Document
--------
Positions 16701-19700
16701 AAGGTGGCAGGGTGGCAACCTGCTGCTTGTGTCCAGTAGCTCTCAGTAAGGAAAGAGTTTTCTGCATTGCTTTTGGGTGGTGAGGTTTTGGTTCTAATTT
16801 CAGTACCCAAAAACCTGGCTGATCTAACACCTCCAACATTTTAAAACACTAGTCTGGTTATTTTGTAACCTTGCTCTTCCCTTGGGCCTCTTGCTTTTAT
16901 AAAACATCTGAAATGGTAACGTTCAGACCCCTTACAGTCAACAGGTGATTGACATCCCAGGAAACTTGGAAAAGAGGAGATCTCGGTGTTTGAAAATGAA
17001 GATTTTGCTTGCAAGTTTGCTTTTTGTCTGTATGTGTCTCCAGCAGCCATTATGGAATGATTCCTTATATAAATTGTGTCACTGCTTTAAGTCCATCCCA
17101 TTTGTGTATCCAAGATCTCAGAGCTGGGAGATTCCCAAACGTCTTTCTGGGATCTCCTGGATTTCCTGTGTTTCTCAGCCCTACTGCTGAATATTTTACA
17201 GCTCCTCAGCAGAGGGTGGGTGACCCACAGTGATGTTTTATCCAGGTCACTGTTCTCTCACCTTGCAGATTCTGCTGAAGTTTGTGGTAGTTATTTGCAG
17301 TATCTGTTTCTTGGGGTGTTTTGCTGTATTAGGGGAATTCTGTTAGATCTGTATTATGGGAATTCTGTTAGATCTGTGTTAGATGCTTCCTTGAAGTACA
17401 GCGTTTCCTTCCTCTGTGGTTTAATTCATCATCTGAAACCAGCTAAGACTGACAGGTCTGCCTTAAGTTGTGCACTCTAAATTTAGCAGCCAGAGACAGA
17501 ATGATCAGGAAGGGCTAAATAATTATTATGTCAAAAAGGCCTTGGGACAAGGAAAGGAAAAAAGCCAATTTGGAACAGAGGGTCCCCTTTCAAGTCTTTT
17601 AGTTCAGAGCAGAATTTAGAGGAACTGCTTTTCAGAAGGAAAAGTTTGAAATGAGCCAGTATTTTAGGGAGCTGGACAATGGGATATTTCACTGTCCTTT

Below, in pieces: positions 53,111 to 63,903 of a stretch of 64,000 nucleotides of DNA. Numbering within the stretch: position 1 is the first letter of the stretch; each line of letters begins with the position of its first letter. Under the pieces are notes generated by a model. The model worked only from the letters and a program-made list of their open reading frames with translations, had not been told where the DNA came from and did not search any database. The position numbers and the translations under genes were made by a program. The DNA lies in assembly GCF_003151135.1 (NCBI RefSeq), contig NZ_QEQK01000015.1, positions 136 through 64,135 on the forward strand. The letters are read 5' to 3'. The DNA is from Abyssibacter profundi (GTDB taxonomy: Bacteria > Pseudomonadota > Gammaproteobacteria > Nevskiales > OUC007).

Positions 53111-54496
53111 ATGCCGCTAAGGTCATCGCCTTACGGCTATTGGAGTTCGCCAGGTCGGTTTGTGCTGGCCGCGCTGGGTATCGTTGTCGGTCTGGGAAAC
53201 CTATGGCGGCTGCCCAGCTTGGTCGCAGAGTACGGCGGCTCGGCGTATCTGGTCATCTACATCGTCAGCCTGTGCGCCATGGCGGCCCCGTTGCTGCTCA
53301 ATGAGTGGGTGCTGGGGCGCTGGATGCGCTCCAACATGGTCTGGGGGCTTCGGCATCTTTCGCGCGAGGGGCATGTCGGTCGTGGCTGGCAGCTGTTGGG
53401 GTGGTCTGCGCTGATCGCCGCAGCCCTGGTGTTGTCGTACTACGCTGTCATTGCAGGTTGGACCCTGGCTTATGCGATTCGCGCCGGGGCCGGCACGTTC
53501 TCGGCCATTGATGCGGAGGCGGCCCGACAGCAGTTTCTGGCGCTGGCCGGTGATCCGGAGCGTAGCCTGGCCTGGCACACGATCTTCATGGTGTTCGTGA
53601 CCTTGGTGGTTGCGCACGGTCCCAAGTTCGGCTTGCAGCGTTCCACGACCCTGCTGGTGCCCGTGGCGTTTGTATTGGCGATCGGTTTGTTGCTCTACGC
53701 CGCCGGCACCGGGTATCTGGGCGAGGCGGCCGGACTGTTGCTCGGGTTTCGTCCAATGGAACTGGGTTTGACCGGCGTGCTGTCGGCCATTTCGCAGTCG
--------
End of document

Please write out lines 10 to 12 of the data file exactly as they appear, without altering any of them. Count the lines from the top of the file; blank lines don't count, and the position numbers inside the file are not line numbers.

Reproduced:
17501 ATGATCAGGAAGGGCTAAATAATTATTATGTCAAAAAGGCCTTGGGACAAGGAAAGGAAAAAAGCCAATTTGGAACAGAGGGTCCCCTTTCAAGTCTTTT
17601 AGTTCAGAGCAGAATTTAGAGGAACTGCTTTTCAGAAGGAAAAGTTTGAAATGAGCCAGTATTTTAGGGAGCTGGACAATGGGATATTTCACTGTCCTTT

Below, in pieces: positions 53,111 to 63,903 of a stretch of 64,000 nucleotides of DNA. Numbering within the stretch: position 1 is the first letter of the stretch; each line of letters begins with the position of its first letter. Under the pieces are notes generated by a model. The model worked only from the letters and a program-made list of their open reading frames with translations, had not been told where the DNA came from and did not search any database. The position numbers and the translations under genes were made by a program. The DNA lies in assembly GCF_003151135.1 (NCBI RefSeq), contig NZ_QEQK01000015.1, positions 136 through 64,135 on the forward strand. The letters are read 5' to 3'. The DNA is from Abyssibacter profundi (GTDB taxonomy: Bacteria > Pseudomonadota > Gammaproteobacteria > Nevskiales > OUC007).